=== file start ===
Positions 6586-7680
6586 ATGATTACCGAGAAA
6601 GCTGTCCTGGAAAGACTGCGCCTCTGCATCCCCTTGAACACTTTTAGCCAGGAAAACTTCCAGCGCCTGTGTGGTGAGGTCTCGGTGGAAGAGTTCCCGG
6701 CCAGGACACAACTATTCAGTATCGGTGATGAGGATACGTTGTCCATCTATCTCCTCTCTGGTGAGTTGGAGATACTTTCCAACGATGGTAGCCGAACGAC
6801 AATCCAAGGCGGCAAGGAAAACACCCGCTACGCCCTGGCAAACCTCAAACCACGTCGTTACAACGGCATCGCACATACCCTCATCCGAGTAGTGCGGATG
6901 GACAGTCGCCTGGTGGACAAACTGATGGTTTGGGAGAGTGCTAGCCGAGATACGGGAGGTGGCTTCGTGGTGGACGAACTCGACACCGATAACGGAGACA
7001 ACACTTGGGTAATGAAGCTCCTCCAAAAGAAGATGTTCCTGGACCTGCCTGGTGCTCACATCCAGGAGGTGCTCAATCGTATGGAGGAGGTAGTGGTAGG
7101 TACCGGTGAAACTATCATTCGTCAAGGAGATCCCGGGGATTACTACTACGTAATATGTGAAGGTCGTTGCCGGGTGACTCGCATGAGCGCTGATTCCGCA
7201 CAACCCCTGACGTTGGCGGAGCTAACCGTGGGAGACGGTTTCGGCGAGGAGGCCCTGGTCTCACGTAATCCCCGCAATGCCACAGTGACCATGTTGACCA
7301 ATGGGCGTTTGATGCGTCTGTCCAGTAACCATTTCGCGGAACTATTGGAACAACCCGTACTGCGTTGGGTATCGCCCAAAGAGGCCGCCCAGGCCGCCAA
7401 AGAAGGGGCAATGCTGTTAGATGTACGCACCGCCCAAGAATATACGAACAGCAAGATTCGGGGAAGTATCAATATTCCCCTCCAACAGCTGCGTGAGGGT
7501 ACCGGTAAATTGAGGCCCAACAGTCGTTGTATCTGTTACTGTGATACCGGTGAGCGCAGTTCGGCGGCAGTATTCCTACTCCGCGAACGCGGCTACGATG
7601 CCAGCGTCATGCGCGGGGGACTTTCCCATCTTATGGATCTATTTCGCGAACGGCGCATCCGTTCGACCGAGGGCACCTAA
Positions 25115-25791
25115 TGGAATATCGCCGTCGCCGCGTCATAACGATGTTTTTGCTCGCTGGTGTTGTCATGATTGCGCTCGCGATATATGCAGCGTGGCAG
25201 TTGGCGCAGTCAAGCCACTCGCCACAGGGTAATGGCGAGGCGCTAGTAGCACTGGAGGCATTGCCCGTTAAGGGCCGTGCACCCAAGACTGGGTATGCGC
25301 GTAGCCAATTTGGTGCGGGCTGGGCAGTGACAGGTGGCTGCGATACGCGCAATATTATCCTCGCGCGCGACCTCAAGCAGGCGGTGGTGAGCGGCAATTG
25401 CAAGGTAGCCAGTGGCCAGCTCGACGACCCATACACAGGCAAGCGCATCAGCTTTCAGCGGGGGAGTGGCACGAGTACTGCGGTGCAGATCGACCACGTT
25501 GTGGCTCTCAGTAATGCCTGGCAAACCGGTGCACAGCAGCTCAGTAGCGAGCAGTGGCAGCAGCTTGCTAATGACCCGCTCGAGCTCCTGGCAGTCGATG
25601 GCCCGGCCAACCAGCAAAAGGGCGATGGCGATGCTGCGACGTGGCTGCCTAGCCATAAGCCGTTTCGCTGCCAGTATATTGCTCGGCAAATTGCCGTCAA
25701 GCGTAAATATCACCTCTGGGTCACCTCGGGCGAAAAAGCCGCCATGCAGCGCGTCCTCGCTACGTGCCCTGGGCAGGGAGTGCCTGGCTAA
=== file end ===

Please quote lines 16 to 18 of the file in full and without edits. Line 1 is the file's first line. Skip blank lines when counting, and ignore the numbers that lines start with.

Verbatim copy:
25201 TTGGCGCAGTCAAGCCACTCGCCACAGGGTAATGGCGAGGCGCTAGTAGCACTGGAGGCATTGCCCGTTAAGGGCCGTGCACCCAAGACTGGGTATGCGC
25301 GTAGCCAATTTGGTGCGGGCTGGGCAGTGACAGGTGGCTGCGATACGCGCAATATTATCCTCGCGCGCGACCTCAAGCAGGCGGTGGTGAGCGGCAATTG
25401 CAAGGTAGCCAGTGGCCAGCTCGACGACCCATACACAGGCAAGCGCATCAGCTTTCAGCGGGGGAGTGGCACGAGTACTGCGGTGCAGATCGACCACGTT